Suddenly, everything stops. Suede have just delivered a swaggering, rump-shaking rendition of "Metal Mickey", their second single, and Brett Anderson simply stands there, gazing around the upturned fruit bowl of the Royal Albert Hall in disbelief, drinking in wave after wave of deafening applause and grinning like a lunatic, occasionally mouthing the words "Come on!" It's a spontaneous moment, and, he'll tell me later, one of the greatest of his life. After a small eternity, he steps back to the microphone. "We ain't finished yet ..."
Suede's five men in black have pulled it out of the fire with fearless hands. And make no mistake, there was fire. The song that precedes their arrival at this reunion show, Sex Pistols' gloriously vile "Bodies", keeps cutting in and out like a faulty hearing aid and, from the cybertronic Shirley Bassey of opener "She" through the subsequent six songs, the band struggle through what is – at least to the ears of this skyline swine in the Circle – the worst sound heard at a professional gig in 25 years.
Whether through English unflappability or obliviousness (it transpires it's the latter), they drive on until, on "Killing of a Flashboy" – their outrageously great B-side from 1994 – everything flows. This, I presume, is the moment that Roger Daltrey, of all people, complains to Suede's soundman that it's "too loud", much to bassist Mat Osman's delight when he's told about it afterwards.
Funny what absence does to the heart. When Suede played their farewell shows in 2003, few beyond the devoted seemed to care. Since they announced this one-off concert, everyone I know has been insane with excitement. I vomit three times before showtime from nerves-by-proxy (there were, admittedly, contributory factors).
Tonight Suede remind us, in considerable style, why they were one of only two British rock bands in the early Nineties worth giving an Eartha Kitt about. What Suede represented was nothing short of a rebellion. At a time of bearded grunge machismo and faux-Americanism, here was a band whose singer had the poise of a Piccadilly rent boy circa 1955, with a debut single which sounded like Adam and the Ants falling down the stairs while a drunk Mick Ronson played the queasy, teetering riff of his life, and with insouciantly provocative lyrics like "He writes the line/Wrote right down my spine/It says 'Oh, do you believe in love there?'"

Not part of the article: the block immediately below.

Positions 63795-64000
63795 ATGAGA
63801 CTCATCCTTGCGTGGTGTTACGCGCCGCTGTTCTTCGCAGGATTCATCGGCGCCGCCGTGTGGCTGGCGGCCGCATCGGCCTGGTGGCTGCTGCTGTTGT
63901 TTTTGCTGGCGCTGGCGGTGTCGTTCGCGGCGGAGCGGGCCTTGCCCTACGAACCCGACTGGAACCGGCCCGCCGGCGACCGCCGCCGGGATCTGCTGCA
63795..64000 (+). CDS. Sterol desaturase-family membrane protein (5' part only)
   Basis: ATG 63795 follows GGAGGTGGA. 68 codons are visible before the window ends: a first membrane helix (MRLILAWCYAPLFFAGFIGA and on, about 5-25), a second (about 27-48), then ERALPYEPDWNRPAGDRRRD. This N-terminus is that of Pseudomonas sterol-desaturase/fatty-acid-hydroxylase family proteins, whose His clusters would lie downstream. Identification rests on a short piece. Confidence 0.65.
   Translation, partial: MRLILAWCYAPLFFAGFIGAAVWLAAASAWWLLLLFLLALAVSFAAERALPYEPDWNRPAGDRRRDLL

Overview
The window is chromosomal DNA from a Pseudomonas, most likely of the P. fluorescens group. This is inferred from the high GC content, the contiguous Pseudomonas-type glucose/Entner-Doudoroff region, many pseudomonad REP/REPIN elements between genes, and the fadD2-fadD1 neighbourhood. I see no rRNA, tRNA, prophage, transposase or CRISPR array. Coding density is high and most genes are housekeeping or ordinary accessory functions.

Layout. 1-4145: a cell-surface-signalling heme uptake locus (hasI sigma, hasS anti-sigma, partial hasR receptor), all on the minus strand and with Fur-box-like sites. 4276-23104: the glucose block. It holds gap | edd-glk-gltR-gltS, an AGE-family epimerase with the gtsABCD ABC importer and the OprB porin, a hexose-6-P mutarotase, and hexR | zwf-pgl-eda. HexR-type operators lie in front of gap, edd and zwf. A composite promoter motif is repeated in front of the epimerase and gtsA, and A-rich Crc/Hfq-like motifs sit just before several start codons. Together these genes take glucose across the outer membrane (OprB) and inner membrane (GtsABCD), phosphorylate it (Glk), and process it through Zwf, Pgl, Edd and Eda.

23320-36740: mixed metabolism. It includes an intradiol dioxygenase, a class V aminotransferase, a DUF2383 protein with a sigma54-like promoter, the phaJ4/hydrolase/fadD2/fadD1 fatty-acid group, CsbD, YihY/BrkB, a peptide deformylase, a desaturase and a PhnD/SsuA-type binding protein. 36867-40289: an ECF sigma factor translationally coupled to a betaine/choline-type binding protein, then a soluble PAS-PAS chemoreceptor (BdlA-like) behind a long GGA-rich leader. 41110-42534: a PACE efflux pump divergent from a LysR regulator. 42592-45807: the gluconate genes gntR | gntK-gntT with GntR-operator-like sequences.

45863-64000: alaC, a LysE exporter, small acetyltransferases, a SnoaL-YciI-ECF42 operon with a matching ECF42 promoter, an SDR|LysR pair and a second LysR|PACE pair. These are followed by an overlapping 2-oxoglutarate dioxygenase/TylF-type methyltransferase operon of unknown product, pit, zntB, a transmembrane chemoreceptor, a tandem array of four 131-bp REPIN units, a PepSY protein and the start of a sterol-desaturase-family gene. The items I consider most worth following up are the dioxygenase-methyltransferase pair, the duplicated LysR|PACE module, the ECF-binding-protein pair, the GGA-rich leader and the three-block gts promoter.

Brett Anderson emerged as a Byron of suburban ennui, a small-town romantic with a distinctive lexicon of nuclear skies and council homes, and Suede came to embody an entire lifestyle, figureheads for a generation of young, sexually ambiguous hedonists as celebrated and mythologised in such subcultural anthems as "Trash" and "The Beautiful Ones". They also inadvertently kicked the door down for Britpop, but let's not bear grudges.
Suede, with immense class, have played their big comeback card for the Teenage Cancer Trust, the realities of which are brought home by the girl sitting next to me, allowed out of hospital for one night, with an intravenous valve bandaged to each arm.
Anderson has regrown his fringe, the better to resemble the Brett we met on "The Drowners". Others don't need to try. Spookily, Neil Codling, the otherworldly keyboardist, has barely aged over the last decade.
Brett's on ravenous form tonight, going commando in tight, grey Sta Prests (occasionally reaching down to readjust the boys in the barracks), falling to his knees, riding the monitor wedge, plunging into the photo pit to get mobbed and molested, booting bottles of Evian into the air, flipping his hip and clapping like slo-mo flamenco.
Packed into a narrow strip at the front of a cavernous stage, he and the band – reassembled in their late- Nineties incarnation – are on a burning mission to remind the world how great they were. A 21-song salute to their back catalogue takes in their cocky, talent-dripping debut album Suede, the baroque masterpiece Dog Man Star whose troubled birth-pangs culminated in the departure of guitarist Bernard Butler, Coming Up, the exuberant post-Butler classic which propelled them to festival-headlining status, the drug-damaged but patchily brilliant Head Music, a scattering from Sci-Fi Lullabies (the greatest B-sides album ever made), but nothing from the unloved final album A New Morning (though its saving-grace single "Obsessions" was on standby).
This quite astonishing return to the spotlight ends with "Saturday Night", a song whose video featured then- unknown Ashes To Ashes star Keeley Hawes (that's how long ago it all was). Anderson, stumbling to express how happy tonight has made him, jokes "Let's do it again ... in another seven years." Something tells me Suede ain't finished yet.
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